American Values Scale, 1985
SummaryThe Computer Administered Panel Study (CAPS) collected demographic, personality, attitudinal, and other social psychological data from annual samples of University of North Carolina undergraduates from 1983 through 1988. Respondents spent 60 to 90 minutes per week for 20 weeks during the academic year, answering questions via computer terminals. In their comparison of demographic and academic variables, researchers found few significant differences between respondents and the general undergraduate population. This dataset contains the American Values Scale, which is a modification of the Rokeach Values Survey. The survey asks respondents to rank various values and concepts on a scale of importance ranging from 1 to 9, with 1 meaning "no importance at all" and 9 meaning "supreme importance to me."
The ARDA has added two additional variables to the original data set to enhance the users' experience on our site.
Data FileCases: 97
Weight Variable: None
Funded ByThe Odum Institute for Research in Social Science
Collection ProceduresEach year of the study, a random sample of registered University of North Carolina undergraduates were invited to attend an orientation session about the project. From those who attended and signed up to participate, 96 (half males and half females) were chosen on the basis of scheduling compatibility. Each week for 20 weeks, respondents spent 60 to 90 minutes during the academic year answering questions via computer terminals. Respondents were paid a base rate of $4 to $5 per completed weekly session and an average of $2 per session more in rewards and bonuses, including a chance at a substantial end-or-year bonus designed to keep subject attrition low. Data presented here are taken from 1985. This information about the survey is taken from the Odum Institute's summary of the CAPS program.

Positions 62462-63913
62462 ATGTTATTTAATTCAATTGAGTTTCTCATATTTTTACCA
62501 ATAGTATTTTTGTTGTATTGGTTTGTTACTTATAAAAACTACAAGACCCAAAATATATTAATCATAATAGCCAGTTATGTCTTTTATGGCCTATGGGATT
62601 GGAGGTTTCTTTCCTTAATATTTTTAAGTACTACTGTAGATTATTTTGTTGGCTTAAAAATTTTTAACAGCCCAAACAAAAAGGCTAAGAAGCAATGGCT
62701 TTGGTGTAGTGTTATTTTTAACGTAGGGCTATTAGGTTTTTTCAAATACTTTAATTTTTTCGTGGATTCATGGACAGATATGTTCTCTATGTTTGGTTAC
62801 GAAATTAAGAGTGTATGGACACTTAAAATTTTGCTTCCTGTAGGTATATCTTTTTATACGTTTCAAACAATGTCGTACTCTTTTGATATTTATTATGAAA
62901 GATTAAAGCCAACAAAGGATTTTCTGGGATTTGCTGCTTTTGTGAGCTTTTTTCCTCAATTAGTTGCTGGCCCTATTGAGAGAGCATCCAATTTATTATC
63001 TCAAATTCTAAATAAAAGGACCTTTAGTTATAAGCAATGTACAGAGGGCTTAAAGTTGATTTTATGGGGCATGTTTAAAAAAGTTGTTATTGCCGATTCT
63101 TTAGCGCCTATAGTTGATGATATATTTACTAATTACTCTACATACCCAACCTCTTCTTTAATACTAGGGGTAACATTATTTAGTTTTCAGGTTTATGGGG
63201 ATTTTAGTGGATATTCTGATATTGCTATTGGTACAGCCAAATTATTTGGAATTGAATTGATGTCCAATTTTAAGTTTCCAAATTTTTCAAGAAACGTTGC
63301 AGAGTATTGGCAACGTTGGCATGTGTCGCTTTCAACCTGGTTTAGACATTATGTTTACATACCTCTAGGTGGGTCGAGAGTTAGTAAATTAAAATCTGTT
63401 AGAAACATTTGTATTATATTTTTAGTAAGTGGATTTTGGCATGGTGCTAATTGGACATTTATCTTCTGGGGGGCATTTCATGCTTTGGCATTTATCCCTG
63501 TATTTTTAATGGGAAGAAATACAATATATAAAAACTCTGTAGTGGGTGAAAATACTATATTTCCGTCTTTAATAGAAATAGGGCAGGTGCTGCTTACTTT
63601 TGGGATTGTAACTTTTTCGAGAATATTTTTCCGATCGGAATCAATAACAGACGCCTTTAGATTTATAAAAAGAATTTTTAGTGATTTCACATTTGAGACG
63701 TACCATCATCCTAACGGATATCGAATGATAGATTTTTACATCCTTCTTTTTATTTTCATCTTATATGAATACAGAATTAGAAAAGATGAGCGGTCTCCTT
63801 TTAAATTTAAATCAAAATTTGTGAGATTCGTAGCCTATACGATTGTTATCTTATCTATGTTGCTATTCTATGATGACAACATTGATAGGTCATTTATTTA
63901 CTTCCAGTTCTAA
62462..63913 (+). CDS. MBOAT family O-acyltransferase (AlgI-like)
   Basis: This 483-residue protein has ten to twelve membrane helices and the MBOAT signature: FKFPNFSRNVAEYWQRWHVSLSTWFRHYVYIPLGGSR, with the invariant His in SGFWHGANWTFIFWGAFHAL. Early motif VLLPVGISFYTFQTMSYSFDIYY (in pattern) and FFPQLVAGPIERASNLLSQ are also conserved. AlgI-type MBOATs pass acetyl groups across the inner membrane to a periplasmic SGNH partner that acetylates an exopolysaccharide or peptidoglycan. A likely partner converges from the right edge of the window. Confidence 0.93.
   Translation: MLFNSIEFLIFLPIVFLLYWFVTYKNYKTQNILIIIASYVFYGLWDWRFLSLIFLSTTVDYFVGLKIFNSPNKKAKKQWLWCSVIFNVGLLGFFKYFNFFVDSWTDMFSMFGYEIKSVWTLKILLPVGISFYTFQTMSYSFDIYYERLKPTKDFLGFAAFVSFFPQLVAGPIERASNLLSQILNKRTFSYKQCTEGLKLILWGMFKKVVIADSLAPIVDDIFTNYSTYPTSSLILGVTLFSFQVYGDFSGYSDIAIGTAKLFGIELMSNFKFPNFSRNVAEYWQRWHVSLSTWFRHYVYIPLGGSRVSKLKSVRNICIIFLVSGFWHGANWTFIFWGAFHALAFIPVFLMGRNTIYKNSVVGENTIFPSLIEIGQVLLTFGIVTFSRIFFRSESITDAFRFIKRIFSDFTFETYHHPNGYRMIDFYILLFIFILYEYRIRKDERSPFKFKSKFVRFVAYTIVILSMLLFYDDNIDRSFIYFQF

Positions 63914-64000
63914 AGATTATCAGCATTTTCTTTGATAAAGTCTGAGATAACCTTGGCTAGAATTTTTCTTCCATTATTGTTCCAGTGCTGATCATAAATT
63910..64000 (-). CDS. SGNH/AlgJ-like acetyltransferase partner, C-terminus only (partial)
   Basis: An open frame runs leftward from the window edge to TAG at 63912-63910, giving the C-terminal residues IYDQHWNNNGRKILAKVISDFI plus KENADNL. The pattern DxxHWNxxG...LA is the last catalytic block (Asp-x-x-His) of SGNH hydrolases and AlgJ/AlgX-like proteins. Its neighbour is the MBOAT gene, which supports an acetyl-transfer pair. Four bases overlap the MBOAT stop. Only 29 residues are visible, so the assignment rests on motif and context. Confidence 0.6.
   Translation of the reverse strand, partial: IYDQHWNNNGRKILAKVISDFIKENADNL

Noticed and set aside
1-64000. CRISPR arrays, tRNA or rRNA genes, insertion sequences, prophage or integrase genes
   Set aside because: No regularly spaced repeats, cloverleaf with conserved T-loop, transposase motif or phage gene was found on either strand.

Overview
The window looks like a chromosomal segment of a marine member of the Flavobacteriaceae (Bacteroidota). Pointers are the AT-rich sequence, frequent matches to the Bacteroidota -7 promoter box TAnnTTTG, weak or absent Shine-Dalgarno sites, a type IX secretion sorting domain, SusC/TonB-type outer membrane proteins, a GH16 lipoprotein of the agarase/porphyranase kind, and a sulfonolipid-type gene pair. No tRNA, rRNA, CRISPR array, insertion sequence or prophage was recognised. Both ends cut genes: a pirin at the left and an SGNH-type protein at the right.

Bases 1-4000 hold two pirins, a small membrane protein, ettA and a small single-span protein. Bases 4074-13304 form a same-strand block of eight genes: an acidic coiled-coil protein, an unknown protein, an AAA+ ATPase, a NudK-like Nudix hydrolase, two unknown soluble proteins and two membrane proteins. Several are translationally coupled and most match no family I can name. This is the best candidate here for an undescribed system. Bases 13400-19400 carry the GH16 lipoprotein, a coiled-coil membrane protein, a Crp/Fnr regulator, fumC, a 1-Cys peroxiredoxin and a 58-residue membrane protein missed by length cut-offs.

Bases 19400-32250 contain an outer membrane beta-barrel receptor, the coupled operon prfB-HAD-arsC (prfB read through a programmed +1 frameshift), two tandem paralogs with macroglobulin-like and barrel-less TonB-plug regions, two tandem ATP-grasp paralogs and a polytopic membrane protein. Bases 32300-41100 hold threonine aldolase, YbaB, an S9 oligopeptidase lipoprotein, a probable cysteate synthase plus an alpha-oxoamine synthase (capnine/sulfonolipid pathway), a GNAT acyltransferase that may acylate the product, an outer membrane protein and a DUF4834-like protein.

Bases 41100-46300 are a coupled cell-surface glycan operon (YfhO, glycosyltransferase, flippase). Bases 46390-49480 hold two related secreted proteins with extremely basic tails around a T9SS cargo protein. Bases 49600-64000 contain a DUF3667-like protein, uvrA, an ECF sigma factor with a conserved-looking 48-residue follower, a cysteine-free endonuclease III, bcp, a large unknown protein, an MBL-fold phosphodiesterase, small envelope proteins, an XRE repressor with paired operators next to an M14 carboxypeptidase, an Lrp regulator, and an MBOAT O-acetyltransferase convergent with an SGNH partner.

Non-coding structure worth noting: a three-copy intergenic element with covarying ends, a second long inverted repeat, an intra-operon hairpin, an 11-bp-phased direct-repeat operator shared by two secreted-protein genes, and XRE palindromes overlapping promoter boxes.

Principal InvestigatorsThe Odum Institute for Research in Social Science
Related PublicationsRokeach, Milton. The Nature of Human Values. New York: The Free Press. 1973.
Ng, Sik-Hung, et al. "Values in Nine Countries". Diversity and Unity in Cross-Cultural Psychology. Edited by R. Rath, J.B.H. Sinha, H.S. Asthana. Lisse, Swets and Zeitlinger. 1982.
NotesWhen citing this study, the following information should be included:
University of North Carolina at Chapel Hill. (insert study date(s)) Computer Assisted Panel Study (CAPS) [Computer file]. Chapel Hill: The Odum Institute for Research in Social Science [producer]. Module (insert name of specific CAPS module(s) here).